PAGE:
Sometimes a child is born "defective" but the mother doesn't even know it.  As in the case of my granddaughter, who was born with a brain tumor but symptoms did not show up for over two years.  However a "defective" child is born, either at birth, symptoms manifesting later or circumstances that make a child "defective", like a brain injury from bicycle or car wreck, each mother has to come to her own reasoning on whether she can "keep it."  Not every mother has the resources available to care for a "defective" child.  She may be any of these:  young, older, single, unemployed, a student, alone, have physical or mental illnesses, or just be overwhelmed with the children she already has.  She may know that she cannot take care of her baby or child in the manner it needs to be taken care of.  While many mothers have a great support system, many do not.  Often we do not know the true family circumstances.  I think that the best thing we can do is to not judge the circumstances of others.

    Taking care of a sick child takes over one's life in some of the worst -- and some of the best --ways.  As to having future children if a child is born "defective," I think the reason why a child is born with a defect is the best answer to that question -- and best left to to individual cases.  If it is gene related and doctors think that other children will be born the same, we have to think deeply over bringing a child into this world to face suffering.  Even though my granddaughter was born "defective," her older brother was not.  Sometimes, it is just the luck of the draw, unfortunately.  Each circumstance has to be decided case by case.  It is very difficult to balance the attention between so called healthy children and their unfortunate siblings.  For me, juggling my attention between my granddaughter and three healthy grandsons who are all under six gives me great understanding on how difficult it is.  Somehow, a mother or grandmother, who puts her children before herself, will find a way to give love and attention to all of them.  How about parents who have many children? How do they find the time....or do they?  My great-grandmother had fourteen children.  Her heart just expanded with each baby, grandbaby and great-grandbaby born and it shows the capacity of the human heart to love.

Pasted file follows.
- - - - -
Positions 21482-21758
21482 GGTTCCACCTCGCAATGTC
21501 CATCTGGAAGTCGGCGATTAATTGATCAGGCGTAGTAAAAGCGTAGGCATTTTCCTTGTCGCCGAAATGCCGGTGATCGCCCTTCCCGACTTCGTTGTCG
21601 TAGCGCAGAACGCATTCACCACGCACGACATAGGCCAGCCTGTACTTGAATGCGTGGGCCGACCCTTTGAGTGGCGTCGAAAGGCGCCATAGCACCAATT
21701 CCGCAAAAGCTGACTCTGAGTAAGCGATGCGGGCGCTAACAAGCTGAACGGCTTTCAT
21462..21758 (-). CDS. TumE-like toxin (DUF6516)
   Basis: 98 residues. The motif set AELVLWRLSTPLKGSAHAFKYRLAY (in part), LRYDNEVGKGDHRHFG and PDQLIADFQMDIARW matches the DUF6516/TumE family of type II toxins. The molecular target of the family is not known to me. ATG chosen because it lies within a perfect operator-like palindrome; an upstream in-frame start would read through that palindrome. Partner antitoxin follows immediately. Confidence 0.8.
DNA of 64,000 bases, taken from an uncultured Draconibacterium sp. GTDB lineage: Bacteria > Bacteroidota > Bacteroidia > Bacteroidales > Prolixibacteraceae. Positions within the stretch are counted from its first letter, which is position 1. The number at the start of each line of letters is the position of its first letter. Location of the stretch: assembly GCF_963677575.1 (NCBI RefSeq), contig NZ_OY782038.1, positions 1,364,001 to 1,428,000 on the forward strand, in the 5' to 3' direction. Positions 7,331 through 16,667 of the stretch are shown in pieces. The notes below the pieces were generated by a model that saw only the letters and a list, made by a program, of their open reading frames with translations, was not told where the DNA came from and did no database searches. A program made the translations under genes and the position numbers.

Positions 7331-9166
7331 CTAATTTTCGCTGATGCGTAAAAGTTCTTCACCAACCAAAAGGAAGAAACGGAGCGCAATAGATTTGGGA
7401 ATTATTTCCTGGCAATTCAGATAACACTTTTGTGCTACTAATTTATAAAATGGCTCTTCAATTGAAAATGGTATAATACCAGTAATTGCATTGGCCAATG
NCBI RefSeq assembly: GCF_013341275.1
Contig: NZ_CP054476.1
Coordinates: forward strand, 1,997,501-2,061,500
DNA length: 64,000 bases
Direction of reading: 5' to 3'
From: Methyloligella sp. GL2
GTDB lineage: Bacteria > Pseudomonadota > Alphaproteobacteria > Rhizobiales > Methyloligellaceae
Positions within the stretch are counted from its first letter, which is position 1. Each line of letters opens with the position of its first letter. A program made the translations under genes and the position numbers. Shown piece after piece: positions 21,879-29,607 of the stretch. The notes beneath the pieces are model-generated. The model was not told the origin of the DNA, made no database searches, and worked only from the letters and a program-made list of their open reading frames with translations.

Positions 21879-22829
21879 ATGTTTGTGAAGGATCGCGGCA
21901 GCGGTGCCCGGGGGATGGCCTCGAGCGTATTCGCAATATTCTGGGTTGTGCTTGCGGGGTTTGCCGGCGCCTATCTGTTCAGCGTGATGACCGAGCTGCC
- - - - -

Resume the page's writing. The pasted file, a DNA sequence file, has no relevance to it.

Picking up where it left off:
11. onegoodwoman profile image74
    onegoodwomanposted 6 years ago

    Dearest Purple Perl...........


    I will not in any way, attempt to answer your question.

    Perhaps, it is,  sincere, perhaps you are seeking genuine counsel........perhaps, you are facing turmoil.  Maybe, you are looking for acceptance, relief or self forgiveness........  Perhaps, any host of possibilites....


    But your approach is calous, dehumanizing, cruel, and socially unacceptable.   This is not done on public forums.


    Just, perhaps, you need more counsel than this forum can offer.............I hope that you find your answers................

    but to openly, question others with such an undercurrent of hostiliaty, is unacceptable and tasteless.

    I KNOW...........because, I was such a mother.